The index increases were even more visible on the route from China to Northern Europe. The index started December at $1,243 and jumped to $1,621 just before Christmas. At the end of the year, it amounted to $1,590. However, the incident with Maersk Hangzhou, together with the decision of the Danish shipowner to suspend sailings, will probably increase the value of the index for the next pubic quotation due at the end of this week.

In addition, CMA CGM announced on Tuesday an increase in rates (with additional surcharges) for goods transported from Asia to Mediterranean ports. While, for example, at the beginning of December, a 20-foot container to Adriatic ports cost 2.05 thousand dollars, after the January increase it is already 3.55 thousand dollars. Similarly, rates to ports in the Western Mediterranean Sea (from USD 2,000 to USD 3.5 thousand) and in the eastern part of the water area (from USD 2.1 thousand to USD 3.5 thousand) increased.

Longer journey times

As for delivery delays – having to sail around Africa instead of through the Suez Canal means approximately 7-10 additional days. In January and February this year, we can therefore expect significant delays not only in deliveries but also in the shipment of goods from Asia.

European ports are already preparing for delays

“The terminals at the Port of Algeciras are currently operating regularly, although during this first week of January we expect some ships less than usual due to the fact that shipping companies have chosen to border Africa in their lines from Asia, and some calls scheduled will be delayed a few days,” the Andalusian port told Trans.Info. The spokesperson added that the port has already adjusted the mooring schedule to optimise the terminal space and its resources.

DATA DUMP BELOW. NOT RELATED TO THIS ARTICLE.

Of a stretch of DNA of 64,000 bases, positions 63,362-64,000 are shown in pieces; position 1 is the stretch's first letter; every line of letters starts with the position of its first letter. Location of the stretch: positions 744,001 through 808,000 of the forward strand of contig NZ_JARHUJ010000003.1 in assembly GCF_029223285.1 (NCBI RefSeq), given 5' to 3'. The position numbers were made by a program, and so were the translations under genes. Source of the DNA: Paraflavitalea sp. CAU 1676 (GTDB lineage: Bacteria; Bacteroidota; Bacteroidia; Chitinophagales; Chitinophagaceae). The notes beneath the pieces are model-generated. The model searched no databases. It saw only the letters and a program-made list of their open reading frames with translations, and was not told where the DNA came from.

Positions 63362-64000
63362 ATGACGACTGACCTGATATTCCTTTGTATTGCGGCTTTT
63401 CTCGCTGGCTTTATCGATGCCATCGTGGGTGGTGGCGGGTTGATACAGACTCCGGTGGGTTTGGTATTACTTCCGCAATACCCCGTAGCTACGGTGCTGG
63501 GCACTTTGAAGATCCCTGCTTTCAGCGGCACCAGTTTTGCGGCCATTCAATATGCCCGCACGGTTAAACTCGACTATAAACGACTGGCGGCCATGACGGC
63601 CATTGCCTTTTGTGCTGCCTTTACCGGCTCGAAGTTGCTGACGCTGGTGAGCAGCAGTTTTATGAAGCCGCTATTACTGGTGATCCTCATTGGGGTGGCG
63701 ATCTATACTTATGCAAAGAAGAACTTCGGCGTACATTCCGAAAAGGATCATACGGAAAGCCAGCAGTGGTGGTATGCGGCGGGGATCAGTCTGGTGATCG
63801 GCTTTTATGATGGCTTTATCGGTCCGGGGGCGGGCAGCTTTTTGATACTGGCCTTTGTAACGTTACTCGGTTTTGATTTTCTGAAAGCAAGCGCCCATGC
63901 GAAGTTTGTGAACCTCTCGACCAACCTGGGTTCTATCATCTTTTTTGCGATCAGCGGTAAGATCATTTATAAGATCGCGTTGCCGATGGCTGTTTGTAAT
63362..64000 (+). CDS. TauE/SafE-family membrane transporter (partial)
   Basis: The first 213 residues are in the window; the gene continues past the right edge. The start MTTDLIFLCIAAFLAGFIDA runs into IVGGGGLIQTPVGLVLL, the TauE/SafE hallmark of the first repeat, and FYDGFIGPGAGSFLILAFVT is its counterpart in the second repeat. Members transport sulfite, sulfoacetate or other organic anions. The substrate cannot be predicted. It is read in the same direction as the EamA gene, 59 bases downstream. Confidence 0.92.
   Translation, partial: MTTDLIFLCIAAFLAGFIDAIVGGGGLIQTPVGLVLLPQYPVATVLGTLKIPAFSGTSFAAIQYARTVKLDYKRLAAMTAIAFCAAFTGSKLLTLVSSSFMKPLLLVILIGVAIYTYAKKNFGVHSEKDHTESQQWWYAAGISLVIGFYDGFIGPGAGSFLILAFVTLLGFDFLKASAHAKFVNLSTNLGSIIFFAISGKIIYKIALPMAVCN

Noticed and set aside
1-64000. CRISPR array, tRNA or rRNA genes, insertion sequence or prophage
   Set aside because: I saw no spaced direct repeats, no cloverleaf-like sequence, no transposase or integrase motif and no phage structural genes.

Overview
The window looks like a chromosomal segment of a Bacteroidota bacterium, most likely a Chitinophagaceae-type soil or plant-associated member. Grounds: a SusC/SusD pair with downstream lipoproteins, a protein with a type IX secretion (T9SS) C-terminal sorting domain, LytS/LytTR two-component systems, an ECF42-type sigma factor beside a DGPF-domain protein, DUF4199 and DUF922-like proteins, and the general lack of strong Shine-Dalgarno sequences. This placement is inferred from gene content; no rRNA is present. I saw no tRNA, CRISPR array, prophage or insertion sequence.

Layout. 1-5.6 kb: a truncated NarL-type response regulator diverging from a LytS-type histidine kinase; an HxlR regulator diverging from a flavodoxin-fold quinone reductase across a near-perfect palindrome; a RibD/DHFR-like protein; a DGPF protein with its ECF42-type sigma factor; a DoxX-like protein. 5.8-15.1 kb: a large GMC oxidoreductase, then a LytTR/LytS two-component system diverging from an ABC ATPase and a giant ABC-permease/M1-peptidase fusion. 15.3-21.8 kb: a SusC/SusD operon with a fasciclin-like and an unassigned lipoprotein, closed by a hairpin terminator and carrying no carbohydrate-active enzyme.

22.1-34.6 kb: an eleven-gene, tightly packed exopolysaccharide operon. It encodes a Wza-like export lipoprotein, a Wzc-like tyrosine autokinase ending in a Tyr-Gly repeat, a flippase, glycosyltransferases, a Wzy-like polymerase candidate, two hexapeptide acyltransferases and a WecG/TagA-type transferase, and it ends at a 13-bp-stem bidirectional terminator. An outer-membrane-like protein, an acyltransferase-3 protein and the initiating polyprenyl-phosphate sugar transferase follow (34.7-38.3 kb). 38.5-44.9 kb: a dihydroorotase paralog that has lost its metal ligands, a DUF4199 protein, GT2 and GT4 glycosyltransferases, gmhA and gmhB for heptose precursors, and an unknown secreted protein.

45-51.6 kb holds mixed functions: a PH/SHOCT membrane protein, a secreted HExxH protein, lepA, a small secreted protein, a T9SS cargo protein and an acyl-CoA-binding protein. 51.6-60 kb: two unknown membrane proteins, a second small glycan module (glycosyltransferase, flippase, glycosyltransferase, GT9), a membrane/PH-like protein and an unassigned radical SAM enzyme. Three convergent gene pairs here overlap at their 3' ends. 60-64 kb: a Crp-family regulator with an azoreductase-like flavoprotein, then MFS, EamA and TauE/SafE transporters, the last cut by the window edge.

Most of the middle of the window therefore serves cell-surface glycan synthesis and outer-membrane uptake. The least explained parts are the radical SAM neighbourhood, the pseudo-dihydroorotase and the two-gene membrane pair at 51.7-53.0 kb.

Ships will arrive in European ports a week or two later. Therefore, containers that should be back in Asia or going back to Asia will still be in Europe, which will delay their shipment. Although there is transport capacity due to shipping lines having an oversupply of new container ships, the overall demand for goods is currently not very high. So no one will send empty ships on such long voyages.

Nevertheless, there will probably be no repeat of the pandemic. Nils Haupt from Hapag Lloyd believes that the current crisis will not be as dramatic as in 2020-21.

“Delays and probably minor congestion at some ports are to be expected. It won’t be as bad as during Covid as the pandemic was a global phenomenon and supply chains everywhere were completely disrupted. This time we don’t expect it, it won’t be as drastic,” says Nils Haupt.

Shippers’ dilemma

Importers and shippers are currently facing a dilemma, explains Lars Jensen, an expert in the field of maritime transport. On the one hand, they can choose a ship that will sail around Africa. Then they will definitely pay more, and their goods will reach their destination 8-9 days later.

“The risk is that Suez suddenly becomes viable and you get your cargo faster,” explains Lars Jensen in a post on Linkedin.

The second option is to use the services of shipowners that still sail through the Suez Canal – mainly smaller shipping companies, but also major lines.

Everyone will end up paying for the disruption

It should also be remembered that an increase in container rates ultimately also translates into an increase in the prices of final products.

Despite the common opinion that the war in Ukraine and the increase in oil prices were the main cause of rising inflation in Europe, it should be remembered that the prices of consumer products were already rising before the war.

And this is precisely because of the dramatic jump (by several hundred percent in 2020-21) in container rates as a result of pandemic supply chain congestion. And also, nomen omen, the blockade of the Suez Canal by the container ship “Ever Given.”